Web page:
Joseph P. Redden is an Assistant Professor of Marketing at the Carlson School of Management. He received his Ph. D. in Marketing from the Wharton Business School, University of Pennsylvania; MBA from the Fuqua School of Business, Duke University; and BBA Accounting, BS Computer Science from the University of Kentucky. Professor Redden joined the faculty of the Marketing Department in 2008.
He is currently focused on researching how to prevent satiation with repeated experiences, and how to help consumers extract more enjoyment without changing the product. His original work in this area, “Reducing Satiation: The Role of Categorization Level,” won the American Marketing Association’s 2007 John A. Howard Doctoral Dissertation Award and the 2008 Robert Ferber Award based on a publication in the Journal of Consumer Research. He was also chosen as a Young Scholar for 2013 by the Marketing Science Institute.
Prior to academia, he was a senior management consultant for clients that include BMW, Sara Lee, Westinghouse, and Bombardier. He also worked as the Director of Product Management at leading digital agency Avenue A, and was a founding member of aQuantive’s Atlas division, which Microsoft acquired for $6 billion in 2007.
"Feast Today Makes Fast Tomorrow? Influencing Satiation through Perceptions of Temporal Distance", Jeff Galak, Joseph P. Redden, Yang Yang, and Ellie J. Kyung, Journal of Experimental Social Psychology (conditionally accepted).
"The Myth of Comfort Food", Heather Scheschel, Britt Ahlstrom, Zata Vickers, Joseph P. Redden, and Traci Mann, Health Psychology (conditionally accepted).
"Satiation from Sensory Simulation: Evaluating Foods Decreases Enjoyment of Similar Foods", Jeffrey Larson, Joseph P. Redden, and Ryan S. Elder, Journal of Consumer Psychology (forthcoming).
"Perceived Limited Availability Reduces the Rate of Satiation", Julio Sevilla and Joseph P. Redden, Journal of Marketing Research (2014).
“Physical Order Produces Healthy Choices, Generosity, Conventionality, Whereas Disorder Produces Creativity,” Kathleen D. Vohs, Joseph P. Redden, and Ryan Rahinel, Psychological Science (2013).
“In Control of Variety: High Self-Control Reduces the Effect of Food Variety,” Kelly L. Haws and Joseph P. Redden, Appetite (2013).
“Brands as Product Coordinators: Matched Brands
Make Joint Consumption Experiences More Enjoyable,” Rahinel, Ryan and Joseph P. Redden, Journal of Consumer Research (2013).
"Healthy Satiation: The Role of Decreasing Desire in Effective Self-Control", Joseph P. Redden and Kelly L. Haws, Journal of Consumer Research (2013).
"The Subjective Sense of Feeling Satiated", Joseph P. Redden and Jeff Galak, Journal of Experimental Psychology: General (2013).
"Pictures in Lunch Tray Compartments and Vegetable Consumption among Children in Elementary School Cafeterias", Marla Reicks, Joseph P. Redden, Traci Mann, Elton Mykerezi, and Zata Vickers, Journal of American Medical Association (2012).
"Why We Buy: Evolution and Consumer Behavior", Griskevicius, Vladas, Joshua M. Ackerman, and Joseph Redden, in Applied Evolutionary Psychology, ed. S. C. Roberts, Oxford University Press (2012).
"Simplifying Difficult Calculations: How Consumers Choose Two-part Tariffs", Joseph P. Redden and Stephen J. Hoch, Journal of Product & Brand Management (2011).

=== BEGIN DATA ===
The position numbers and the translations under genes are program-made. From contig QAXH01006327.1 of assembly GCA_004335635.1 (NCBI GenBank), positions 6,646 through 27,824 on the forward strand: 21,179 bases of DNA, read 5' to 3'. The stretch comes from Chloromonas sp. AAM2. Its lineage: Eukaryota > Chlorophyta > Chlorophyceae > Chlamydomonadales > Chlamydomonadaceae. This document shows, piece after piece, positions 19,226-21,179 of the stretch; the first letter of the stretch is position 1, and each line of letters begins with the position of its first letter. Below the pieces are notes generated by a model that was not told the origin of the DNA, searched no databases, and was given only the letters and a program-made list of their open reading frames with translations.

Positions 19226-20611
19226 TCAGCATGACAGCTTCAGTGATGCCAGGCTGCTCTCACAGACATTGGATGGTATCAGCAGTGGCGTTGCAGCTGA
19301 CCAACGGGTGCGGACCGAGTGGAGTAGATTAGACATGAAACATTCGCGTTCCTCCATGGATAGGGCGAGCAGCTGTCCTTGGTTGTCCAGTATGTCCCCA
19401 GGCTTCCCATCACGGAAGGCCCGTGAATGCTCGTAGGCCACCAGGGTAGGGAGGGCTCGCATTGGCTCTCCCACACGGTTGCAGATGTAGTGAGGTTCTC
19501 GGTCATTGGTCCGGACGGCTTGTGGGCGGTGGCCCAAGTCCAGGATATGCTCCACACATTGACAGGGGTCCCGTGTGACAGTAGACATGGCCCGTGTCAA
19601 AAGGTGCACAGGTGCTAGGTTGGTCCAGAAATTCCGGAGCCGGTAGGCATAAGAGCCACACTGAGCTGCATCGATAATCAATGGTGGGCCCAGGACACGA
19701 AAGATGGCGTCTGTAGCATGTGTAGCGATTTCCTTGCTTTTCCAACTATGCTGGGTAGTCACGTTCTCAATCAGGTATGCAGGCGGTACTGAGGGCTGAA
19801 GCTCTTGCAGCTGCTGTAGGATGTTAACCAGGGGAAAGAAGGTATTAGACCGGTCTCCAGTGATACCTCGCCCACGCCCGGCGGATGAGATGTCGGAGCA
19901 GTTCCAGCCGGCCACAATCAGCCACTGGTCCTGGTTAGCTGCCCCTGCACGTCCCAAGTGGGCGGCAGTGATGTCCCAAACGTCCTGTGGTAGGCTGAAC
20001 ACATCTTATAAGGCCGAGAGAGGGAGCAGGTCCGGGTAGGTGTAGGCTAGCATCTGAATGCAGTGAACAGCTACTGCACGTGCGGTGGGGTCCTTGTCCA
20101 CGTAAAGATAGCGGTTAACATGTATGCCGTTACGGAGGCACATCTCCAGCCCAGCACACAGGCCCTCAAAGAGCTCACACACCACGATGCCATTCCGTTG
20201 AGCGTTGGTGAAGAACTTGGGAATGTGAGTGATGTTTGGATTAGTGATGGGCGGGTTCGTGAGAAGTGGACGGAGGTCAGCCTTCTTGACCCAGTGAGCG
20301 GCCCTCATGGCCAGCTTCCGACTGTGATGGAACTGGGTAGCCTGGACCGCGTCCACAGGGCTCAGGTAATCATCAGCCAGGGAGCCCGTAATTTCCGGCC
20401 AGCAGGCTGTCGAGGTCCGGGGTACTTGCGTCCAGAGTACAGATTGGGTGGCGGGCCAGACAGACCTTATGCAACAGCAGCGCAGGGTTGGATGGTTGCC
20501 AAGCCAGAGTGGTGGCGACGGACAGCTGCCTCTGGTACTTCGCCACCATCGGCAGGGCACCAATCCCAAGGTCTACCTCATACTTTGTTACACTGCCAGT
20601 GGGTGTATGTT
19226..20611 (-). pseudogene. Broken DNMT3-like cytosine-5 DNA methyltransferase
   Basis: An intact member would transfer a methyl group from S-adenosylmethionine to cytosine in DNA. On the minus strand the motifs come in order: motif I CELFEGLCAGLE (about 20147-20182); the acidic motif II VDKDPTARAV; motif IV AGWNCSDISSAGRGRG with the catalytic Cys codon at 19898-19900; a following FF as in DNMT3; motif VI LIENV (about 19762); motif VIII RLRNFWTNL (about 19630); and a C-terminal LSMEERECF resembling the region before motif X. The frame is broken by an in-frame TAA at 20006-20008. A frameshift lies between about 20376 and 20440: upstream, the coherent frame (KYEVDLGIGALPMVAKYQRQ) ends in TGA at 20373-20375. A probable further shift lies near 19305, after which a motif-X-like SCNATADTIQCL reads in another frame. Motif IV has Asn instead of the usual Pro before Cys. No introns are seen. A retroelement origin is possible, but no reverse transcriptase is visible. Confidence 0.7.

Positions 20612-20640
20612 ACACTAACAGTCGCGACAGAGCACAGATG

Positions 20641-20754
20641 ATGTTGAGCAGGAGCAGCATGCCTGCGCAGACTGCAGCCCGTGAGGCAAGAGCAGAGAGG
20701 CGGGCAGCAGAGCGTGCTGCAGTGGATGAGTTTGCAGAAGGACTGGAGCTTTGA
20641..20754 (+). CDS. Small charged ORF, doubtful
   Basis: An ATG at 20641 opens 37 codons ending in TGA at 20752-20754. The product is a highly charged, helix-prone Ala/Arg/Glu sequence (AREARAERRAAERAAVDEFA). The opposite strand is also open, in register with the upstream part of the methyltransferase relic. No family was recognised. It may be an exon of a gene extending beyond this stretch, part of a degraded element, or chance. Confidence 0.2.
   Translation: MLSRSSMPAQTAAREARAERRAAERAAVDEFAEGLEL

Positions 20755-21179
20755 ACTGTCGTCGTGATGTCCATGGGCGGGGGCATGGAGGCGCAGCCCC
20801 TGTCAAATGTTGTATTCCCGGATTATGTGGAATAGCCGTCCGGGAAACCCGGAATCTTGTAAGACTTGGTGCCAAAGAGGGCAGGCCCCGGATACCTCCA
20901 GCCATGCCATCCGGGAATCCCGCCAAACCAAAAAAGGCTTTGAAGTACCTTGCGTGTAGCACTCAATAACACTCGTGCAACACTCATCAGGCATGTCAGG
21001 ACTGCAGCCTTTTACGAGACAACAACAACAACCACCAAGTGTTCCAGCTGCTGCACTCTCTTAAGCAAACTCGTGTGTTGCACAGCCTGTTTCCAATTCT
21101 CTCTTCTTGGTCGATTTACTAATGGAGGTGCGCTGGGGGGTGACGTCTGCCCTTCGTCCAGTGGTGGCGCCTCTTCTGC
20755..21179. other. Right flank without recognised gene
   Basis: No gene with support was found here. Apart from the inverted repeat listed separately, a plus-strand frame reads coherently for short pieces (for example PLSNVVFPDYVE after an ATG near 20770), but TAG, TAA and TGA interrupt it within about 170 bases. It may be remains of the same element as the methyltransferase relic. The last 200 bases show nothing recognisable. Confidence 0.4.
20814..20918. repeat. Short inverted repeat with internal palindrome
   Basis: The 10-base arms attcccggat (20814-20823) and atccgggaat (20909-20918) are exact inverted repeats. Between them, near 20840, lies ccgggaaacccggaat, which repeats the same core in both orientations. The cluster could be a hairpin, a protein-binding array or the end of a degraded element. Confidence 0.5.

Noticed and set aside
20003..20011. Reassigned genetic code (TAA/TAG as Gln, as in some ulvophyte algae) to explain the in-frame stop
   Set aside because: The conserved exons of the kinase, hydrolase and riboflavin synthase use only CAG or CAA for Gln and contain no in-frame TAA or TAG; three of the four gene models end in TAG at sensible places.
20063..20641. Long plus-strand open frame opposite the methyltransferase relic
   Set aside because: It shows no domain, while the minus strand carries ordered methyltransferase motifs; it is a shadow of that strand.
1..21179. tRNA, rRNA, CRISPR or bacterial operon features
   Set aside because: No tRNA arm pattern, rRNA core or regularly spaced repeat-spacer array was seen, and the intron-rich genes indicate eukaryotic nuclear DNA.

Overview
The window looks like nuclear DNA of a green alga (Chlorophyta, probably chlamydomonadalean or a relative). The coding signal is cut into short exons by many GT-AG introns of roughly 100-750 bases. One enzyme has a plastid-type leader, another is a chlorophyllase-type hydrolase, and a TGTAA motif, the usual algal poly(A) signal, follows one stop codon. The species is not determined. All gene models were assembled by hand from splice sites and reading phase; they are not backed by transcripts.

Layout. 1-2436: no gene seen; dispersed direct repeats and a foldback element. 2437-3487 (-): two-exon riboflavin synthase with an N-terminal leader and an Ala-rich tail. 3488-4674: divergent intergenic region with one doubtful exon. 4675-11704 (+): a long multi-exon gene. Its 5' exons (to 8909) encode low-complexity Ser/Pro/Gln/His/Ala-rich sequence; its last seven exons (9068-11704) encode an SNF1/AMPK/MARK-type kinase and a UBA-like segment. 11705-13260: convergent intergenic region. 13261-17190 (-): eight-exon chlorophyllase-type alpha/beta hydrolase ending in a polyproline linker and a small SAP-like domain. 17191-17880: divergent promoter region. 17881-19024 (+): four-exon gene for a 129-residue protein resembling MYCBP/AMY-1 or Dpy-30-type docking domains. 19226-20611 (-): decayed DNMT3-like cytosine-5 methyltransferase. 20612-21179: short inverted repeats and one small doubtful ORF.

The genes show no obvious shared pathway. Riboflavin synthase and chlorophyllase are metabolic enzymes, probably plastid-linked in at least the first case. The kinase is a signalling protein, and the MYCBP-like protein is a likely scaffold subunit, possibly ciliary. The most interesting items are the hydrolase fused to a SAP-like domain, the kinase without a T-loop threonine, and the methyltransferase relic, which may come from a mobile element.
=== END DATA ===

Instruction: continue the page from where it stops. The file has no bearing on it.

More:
"Unpacking Unpacking: Greater Detail Can Reduce Perceived Likelihood", Joseph P. Redden and Shane Frederick, Journal of Experimental Psychology: General (2011).
"Variety Amnesia: Recalling Past Variety Can Accelerate Recovery from Satiation," Jeff Galak, Joseph P. Redden, and Justin Kruger, Journal of Consumer Research (2009).
"The Presence of Variety Reduces Perceived Quantity," Joseph P. Redden and Stephen J. Hoch, Journal of Consumer Research (2009).
"Reducing Satiation: The Role of Categorization Level," Joseph P. Redden, Journal of Consumer Research (2008).
"Hyperbolic Discounting," Joseph P. Redden, in Roy F. Baumeister and Kathleen D. Vohs (eds.), Encyclopedia of Social Psychology. Thousand Oaks, CA: Sage Publications (2007).
2013 Marketing Young Scholar, Marketing Science Institute, most promising scholars in marketing
2008 Robert Ferber Award, best interdisciplinary disseration article published in the latest volume of the Journal of Consumer Research
2007 John A. Howard / AMA Doctoral Dissertation Award, best dissertation in marketing
Cornell Center for Behavioral Economics in Child Nutrition Programs grant of $15,000 for "Serving Vegetables First as a Strategy for Increasing Vegetable Consumption in an Elementary School Cafeteria", 2012 (co-investigator with Zata Vickers as primary investigator).
USDA Agricultural and Food Research Initiative Grant of $1,413,101 to study "Using In-home Behavioral Economic Strategies and Enhanced Food Preparation Skills to Increase Vegetable Intake and Variety among Children" (co-investigator with Marla Reicks as primary investigator)
NASA Grant of $350,000 to study “Factors Contributing to Food Acceptability on Long-term Space Missions” (co-investigator with Traci Mann & Zata Vickers)
United States Department of Agriculture Grant of $27,442 for “Developing Research Capacity to Test Behavioral Economic Intervention in Child Nutrition Programs” (co- investigator with Marla Reicks as primary investigator)
Carlson School of Management Dean's Small Research Grant of $8,826 for "Variety Amnesia fMRI"
Carlson School of Management Dean's Small Research Grant of $2,150 for "Variety Perception and Food Intake"
Wharton Risk Management and Decision Processes Center Ackoff Award of $4,000